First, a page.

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Effect of "weak" Vacuum Rings on Vessel MAEP

Effect of "weak" Vacuum Rings on Vessel MAEP

(OP)
Here is something that confuses many people. There is a difference between the MAEP of the cylindrical shell and the MAEP of any vacuum stiffeners that may be present. This seems so self-evident when you understand the calculations, but years ago I had a hard time grasping the concept. Based on our calls and letters over the years I know that many people run into the same conceptual problem. Or sometimes it is their customer, maybe a vessel owner/operator, that doesn't understand this.

For example, the vessel owner may want to re-rate a vessel for higher vacuum and wants to use some existing insulation rings as vacuum rings. What may happen is that the cylindrical shell will check out okay, meaning that based on the new (shorter) value of unsupported length L it has an MAEP sufficient for the desired pressure, but the "vacuum rings" (formerly insulation support rings) are woefully inadequate...meaning that their MAEP is less than the design external pressure and far less than that of the shell. How can this be? How can the shell be adequate with a high MAEP but the rings are no good?

ASME Code provides different rules for determining MAEP of the cylindrical shell and the vacuum rings. The MAEP of the cylindrical shell is based on the length between the "lines of support", and the shell's diameter and thickness. This calculation assumes that the ends...those "lines of support"...are capable of supporting the force imposed on them. Further, the vacuum rings must meet a minimum required moment of inertia that is based on the required thickness (for the given external pressure) of the cylinder and the length of shell that is supported by the stiffener. Thus the required moment of inertia of the vacuum ring is related to the force imposed on the ring from external pressure. The rings act as the "foundation" to support the cylindrical shell. It is entirely possible to have a cylindrical shell with sufficient MAEP rating to be supported by a weak "foundation" that would limit the MAEP of the vessel. In this case the vacuum rings would have inadequate moment of inertia to support the shell at the given pressure.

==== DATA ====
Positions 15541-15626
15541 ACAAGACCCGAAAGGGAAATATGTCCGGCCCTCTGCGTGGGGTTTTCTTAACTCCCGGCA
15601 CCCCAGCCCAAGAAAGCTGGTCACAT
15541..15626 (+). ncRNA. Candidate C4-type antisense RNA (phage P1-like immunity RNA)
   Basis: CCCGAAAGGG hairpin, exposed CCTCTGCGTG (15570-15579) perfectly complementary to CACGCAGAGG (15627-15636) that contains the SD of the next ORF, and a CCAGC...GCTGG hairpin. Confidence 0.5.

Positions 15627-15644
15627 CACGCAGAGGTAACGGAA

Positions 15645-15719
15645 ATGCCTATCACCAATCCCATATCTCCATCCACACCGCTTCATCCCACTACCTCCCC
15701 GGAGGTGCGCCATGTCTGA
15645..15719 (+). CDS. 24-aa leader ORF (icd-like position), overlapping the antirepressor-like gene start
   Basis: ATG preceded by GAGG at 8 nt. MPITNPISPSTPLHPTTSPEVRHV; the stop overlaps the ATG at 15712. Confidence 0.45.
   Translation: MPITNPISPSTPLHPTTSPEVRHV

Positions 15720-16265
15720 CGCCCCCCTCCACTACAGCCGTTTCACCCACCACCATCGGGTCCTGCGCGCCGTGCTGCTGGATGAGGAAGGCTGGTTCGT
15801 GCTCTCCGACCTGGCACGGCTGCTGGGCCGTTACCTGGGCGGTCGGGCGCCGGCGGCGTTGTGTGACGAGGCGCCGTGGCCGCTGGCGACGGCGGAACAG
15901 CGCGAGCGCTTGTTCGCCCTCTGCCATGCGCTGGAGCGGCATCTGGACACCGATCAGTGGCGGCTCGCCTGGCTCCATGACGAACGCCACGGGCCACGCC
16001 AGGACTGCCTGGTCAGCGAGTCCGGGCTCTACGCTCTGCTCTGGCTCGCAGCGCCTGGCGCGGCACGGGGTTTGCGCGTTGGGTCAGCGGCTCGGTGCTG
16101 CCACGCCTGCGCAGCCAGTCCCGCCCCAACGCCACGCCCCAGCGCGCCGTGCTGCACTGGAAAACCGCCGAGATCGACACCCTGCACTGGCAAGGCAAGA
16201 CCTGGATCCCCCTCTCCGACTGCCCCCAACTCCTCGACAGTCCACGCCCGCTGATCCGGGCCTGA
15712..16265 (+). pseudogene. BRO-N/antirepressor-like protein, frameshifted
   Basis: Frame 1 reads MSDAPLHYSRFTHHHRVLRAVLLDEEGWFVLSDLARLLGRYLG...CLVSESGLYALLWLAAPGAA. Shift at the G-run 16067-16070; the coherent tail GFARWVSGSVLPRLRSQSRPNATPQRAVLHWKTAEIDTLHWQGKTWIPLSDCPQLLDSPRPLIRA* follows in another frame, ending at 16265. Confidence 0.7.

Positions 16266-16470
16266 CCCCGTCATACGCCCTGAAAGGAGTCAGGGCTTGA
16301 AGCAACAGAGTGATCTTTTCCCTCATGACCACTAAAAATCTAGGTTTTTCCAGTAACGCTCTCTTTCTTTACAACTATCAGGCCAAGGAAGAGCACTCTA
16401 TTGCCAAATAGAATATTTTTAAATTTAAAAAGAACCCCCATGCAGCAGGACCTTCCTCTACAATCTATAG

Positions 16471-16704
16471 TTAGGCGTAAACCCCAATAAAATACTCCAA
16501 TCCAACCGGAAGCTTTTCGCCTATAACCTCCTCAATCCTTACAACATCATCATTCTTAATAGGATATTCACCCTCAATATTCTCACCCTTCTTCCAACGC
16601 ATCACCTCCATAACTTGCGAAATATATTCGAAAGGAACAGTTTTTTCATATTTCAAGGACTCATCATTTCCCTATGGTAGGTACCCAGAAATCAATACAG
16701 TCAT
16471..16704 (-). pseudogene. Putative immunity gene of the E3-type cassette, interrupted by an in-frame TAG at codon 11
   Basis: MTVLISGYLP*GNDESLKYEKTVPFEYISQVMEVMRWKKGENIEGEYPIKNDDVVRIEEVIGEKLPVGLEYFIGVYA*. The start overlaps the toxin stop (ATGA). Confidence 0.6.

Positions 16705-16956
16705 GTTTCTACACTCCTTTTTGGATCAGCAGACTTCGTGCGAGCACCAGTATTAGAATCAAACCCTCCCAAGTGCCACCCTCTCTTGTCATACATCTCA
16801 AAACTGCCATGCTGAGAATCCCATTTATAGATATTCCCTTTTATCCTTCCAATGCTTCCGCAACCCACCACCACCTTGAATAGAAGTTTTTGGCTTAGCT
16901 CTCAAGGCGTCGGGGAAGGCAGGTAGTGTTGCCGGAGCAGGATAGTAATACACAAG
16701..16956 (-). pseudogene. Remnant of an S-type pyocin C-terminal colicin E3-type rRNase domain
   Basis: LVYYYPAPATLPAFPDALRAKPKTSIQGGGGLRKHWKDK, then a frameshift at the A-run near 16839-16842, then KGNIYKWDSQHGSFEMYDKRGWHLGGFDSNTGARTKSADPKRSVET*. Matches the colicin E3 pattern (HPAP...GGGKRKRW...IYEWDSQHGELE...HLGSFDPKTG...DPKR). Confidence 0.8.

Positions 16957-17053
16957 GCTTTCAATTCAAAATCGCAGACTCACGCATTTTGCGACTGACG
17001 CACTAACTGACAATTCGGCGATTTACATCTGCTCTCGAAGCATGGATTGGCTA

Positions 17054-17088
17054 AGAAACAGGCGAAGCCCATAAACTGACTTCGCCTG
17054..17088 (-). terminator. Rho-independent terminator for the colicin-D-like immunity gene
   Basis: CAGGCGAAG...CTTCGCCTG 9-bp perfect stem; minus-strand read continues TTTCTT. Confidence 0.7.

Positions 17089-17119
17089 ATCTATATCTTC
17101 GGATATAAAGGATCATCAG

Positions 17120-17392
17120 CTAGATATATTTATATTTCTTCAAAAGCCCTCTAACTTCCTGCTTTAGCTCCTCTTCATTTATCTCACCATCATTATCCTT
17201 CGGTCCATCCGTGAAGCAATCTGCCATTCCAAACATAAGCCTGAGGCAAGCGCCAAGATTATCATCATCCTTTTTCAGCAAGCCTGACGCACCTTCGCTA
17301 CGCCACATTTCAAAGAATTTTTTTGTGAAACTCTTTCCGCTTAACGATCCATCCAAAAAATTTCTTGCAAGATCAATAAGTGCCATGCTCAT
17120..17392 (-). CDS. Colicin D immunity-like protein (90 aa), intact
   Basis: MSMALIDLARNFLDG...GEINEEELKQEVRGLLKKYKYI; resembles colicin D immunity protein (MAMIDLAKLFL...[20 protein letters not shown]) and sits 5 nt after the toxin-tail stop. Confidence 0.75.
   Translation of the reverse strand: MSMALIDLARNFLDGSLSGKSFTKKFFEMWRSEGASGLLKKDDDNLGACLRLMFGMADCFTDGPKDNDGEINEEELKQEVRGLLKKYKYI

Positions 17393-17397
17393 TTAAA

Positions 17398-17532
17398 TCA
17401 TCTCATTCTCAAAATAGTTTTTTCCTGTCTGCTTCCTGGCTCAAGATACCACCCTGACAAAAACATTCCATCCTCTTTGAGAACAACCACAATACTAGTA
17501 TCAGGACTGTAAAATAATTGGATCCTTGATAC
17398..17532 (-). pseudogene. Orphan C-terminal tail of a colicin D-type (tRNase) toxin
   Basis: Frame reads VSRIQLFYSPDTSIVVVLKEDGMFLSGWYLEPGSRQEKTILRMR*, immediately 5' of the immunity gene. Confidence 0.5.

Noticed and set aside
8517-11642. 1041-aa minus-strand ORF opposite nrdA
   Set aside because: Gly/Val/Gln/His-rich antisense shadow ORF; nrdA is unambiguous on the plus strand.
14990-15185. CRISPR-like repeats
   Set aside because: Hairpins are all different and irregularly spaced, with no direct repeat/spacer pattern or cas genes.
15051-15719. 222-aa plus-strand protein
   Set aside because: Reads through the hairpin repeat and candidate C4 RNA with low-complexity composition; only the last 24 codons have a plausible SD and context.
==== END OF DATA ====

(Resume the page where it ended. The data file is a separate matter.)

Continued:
An interesting thought experiment: consider a cylindrical shell with heads, and a very large stiffener ring at mid-span. Find the MAEP of the cylinder. Now consider the effect on the stiffener ring as it is further and further decreased in size. Eventually a point will be reached at which the ring cannot support the load from the external pressure and will either collapse or buckle.

"Although this forum is monitored by Codeware it is not intended as a venue for technical support and should not be used as the primary means of technical support."

Tom Barsh
Codeware Technical Support
www.codeware.com

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